The Bookstore by Deborah Meyler
My rating: 4 of 5 stars
Thanks to Netgalley and the publisher for a temporary ARC of the book. Reviews are up and down the stars range for this book, and it's easy to understand why. But I am firmly on the positive side, and would love to see more from the author. (Even though I extremely dislike reading books that are written in first-person-present-tense.) The author's beautiful descriptive prose wins me over.
Esme is a young graduate student who has won a scholarship from Columbia and moves to New York. She immediately falls for Mitchell, a controlling, older, sexually predatory, rich, handsome man--and it's giving nothing away to say she has a hard time letting go of him, and this is the major flaw of the book. One day she discovers she's pregnant. He dumps her. Will she get an abortion? He decides he wants her back, he dumps her, he decides he wants her back, he dumps her, etc. Even though she knows he's no good for her, she loves him. And I keep reading the book, because even though I get very impatient with her, she does have other stuff going on.
For this is a love story in more ways than one. It's a love letter to Art with a capital A, and the beauty of light changing and dancing with shadow through the day. It's a love letter to New York, the symbol of "making it," the giant city, the Promised Land to every artist, writer, actor, designer in their teen years. (Some of that Mitchell story could have gone to more about friendship, which does play a big part in the story, but gets short shrift in Esme's telling. But then, more verisimilitude--youth!). It's also a love letter to bookstores and books, as the keepers of knowledge and beauty that help us grow out of our mistakes, and the friendships we make there and the bits of other people's lives we see through our customers--to all the relationships that help us throw off being the thrall to our young adult hormones and grow up.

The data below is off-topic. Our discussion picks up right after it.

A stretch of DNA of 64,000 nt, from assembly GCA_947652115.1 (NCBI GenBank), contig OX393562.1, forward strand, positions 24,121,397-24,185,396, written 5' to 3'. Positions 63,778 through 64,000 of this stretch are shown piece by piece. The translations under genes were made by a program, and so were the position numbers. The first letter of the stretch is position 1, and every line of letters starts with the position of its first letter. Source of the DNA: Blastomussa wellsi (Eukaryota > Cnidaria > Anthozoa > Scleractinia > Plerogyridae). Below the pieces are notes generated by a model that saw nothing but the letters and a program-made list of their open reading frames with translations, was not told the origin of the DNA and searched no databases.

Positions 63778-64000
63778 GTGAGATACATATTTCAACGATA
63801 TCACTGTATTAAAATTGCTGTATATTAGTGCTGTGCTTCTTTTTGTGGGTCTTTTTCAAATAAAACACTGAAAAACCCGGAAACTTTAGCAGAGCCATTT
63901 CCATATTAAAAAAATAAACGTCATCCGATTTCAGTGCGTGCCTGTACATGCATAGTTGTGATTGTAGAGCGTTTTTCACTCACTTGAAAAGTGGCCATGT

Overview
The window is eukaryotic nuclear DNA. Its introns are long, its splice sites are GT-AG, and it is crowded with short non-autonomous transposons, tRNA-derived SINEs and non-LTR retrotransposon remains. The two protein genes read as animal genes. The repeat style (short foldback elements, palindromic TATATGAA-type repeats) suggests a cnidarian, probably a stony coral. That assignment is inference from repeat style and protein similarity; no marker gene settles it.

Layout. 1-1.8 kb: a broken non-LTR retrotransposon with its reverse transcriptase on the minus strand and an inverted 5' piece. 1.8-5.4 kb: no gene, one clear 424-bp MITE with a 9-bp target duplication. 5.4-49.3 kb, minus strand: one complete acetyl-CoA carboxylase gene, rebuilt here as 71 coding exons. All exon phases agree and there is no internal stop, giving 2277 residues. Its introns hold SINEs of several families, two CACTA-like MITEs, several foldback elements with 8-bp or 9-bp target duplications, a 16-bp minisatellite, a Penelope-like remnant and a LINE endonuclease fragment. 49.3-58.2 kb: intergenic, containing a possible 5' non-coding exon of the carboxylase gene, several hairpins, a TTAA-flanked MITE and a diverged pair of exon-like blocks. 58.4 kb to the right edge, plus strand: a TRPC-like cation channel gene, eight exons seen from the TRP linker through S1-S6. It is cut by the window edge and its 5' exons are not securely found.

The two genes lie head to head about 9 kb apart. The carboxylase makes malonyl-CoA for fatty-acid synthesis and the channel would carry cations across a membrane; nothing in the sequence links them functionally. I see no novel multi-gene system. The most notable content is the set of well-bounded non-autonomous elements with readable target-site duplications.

The plot of the story continues--Esme decides to keep the baby early on, she gets illegal employment at the used bookstore where she's started to hang out, she makes her way through pregnancy and school. And the bookstore comforts her, nurtures her, teaches her--the womb that's birthing her to be an unexpected Esme, a young mother, a person making hard choices, an adult. The bookstore is where the real love story happens.
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